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Austin: Future Travis DA likes new grand jury selection process

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  • Jon Roland
    http://www.statesman.com/blogs/content/shared-gen/blogs/austin/courts/index.html Future Travis DA likes new grand jury selection process
    Message 1 of 1 , Oct 9, 2008
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      http://www.statesman.com/blogs/content/shared-gen/blogs/austin/courts/index.html

      Future Travis DA likes new grand jury selection process

      By Steven Kreytak | Wednesday, October 8, 2008, 05:39 PM

      Travis County First Assistant District Attorney Rosemary Lehmberg today spoke favorably of the shift in picking grand jurors championed by state District Judge Charlie Baird and which one of Baird’s fellow judges plans to emulate.

      “I am in support of it,” Lehmberg said of Baird’s decision to pick his latest grand jury from a random selection of county residents, the same way that jurors for trials are chosen. Baird believes that the system will lead to a broader cross-section of Travis County residents serving on the sometimes critical panels. Read a story on the topic that ran on the front page of today’s Statesman here.

      “I would want to keep an eye on it to make sure it is providing the ethnic and gender and primarily the racial diversity we are looking for,” Lehmberg said.

      Travis County district judges have long used the so-called “key-man” system to choose grand jurors, who meet in secret, have broad investigative powers and are charged with indicting defendants if they find probable cause that a crime was committed.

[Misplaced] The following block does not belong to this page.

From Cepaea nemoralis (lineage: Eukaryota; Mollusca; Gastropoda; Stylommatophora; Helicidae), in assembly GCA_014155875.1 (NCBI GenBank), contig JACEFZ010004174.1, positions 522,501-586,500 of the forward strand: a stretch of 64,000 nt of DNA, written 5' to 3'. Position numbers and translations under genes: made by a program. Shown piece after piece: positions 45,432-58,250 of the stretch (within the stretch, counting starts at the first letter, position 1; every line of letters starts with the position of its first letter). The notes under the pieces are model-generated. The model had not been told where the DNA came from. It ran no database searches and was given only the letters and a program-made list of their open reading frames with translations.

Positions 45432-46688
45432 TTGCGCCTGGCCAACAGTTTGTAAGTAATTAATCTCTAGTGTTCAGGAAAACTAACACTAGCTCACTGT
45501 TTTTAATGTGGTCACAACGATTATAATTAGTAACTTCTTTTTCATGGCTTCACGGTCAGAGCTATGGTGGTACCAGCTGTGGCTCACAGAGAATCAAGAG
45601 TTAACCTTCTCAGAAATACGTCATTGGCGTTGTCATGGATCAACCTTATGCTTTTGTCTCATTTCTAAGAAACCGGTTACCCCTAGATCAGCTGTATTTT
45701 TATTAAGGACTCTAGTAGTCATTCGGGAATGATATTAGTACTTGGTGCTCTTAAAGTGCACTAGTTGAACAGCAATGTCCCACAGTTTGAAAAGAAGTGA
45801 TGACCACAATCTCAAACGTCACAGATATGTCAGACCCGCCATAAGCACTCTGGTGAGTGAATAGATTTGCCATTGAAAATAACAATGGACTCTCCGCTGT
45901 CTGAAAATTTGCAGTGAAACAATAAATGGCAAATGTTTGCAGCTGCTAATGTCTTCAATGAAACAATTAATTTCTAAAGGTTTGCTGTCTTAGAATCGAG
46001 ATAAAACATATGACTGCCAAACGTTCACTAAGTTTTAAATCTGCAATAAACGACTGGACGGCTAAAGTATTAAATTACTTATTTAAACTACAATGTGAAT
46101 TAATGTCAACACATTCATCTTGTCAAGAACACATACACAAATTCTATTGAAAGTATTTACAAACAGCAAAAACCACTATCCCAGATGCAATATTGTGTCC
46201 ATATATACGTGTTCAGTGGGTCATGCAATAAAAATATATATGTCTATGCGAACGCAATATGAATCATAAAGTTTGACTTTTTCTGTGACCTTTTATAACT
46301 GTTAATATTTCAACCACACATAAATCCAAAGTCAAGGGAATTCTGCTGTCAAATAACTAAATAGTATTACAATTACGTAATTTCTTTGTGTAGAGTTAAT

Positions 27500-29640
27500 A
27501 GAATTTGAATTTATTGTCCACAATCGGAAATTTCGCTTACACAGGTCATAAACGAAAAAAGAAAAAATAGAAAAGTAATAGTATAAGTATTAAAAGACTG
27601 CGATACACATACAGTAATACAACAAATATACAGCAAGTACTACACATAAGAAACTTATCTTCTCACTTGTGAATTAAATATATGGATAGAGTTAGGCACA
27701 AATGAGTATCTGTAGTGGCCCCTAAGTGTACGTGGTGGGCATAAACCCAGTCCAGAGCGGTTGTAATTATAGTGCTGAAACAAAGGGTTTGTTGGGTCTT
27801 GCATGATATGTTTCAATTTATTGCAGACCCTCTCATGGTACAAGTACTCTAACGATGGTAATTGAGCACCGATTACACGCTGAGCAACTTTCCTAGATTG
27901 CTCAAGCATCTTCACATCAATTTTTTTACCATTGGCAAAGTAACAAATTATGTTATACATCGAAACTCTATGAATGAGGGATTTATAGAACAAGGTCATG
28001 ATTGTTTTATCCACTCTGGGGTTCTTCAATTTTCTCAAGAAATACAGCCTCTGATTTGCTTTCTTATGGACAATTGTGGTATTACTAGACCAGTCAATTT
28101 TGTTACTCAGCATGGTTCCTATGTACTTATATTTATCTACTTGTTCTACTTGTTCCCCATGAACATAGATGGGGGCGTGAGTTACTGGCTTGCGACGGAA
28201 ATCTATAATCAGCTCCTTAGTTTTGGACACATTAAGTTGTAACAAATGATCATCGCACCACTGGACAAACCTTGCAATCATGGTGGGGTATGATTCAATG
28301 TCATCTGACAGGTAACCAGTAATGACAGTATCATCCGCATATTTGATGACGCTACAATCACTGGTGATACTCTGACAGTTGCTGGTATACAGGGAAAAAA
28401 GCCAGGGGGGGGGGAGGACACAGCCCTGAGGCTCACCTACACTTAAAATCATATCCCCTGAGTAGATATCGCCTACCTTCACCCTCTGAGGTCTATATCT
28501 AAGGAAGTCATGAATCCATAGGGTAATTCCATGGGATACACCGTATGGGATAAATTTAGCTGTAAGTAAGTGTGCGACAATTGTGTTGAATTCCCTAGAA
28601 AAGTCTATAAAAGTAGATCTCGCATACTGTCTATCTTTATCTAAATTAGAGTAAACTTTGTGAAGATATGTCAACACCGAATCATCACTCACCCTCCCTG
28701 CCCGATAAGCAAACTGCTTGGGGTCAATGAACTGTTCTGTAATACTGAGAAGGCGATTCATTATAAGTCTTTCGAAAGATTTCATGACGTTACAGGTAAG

Under that system, judges pick four or five county residents as commissioners who then choose grand jurors from lists of people they know.

      Lehmberg said the judges in Travis County has traditionally worked hard to choose a diverse group of commissioners, which has led to diverse grand juries.

      Lehmberg said she is satisfied that the grand jury that Baird seated Tuesday is sufficiently diverse. District Attorney’s Office Grand Jury Division Chief Claire Dawson-Brown said that of the 12 grand jurors chosen for Baird’s grand jury, seven are women, one is African American and three have Hispanic last names.

      Grand jurors must set aside four hours a day, two or three days a week, for three months.

      Dawson-Brown said that she was encouraged that Baird was able to secure 14 people (including two alternates) willing to make the time commitment. He summoned a pool of 30 potential jurors to court and said he released from the pool anyone who did not want to serve.

      “It once again shows what good citizens we have,” Dawson-Brown said. “It’s not like sitting for three days on a trial. This is a major time commitment.”


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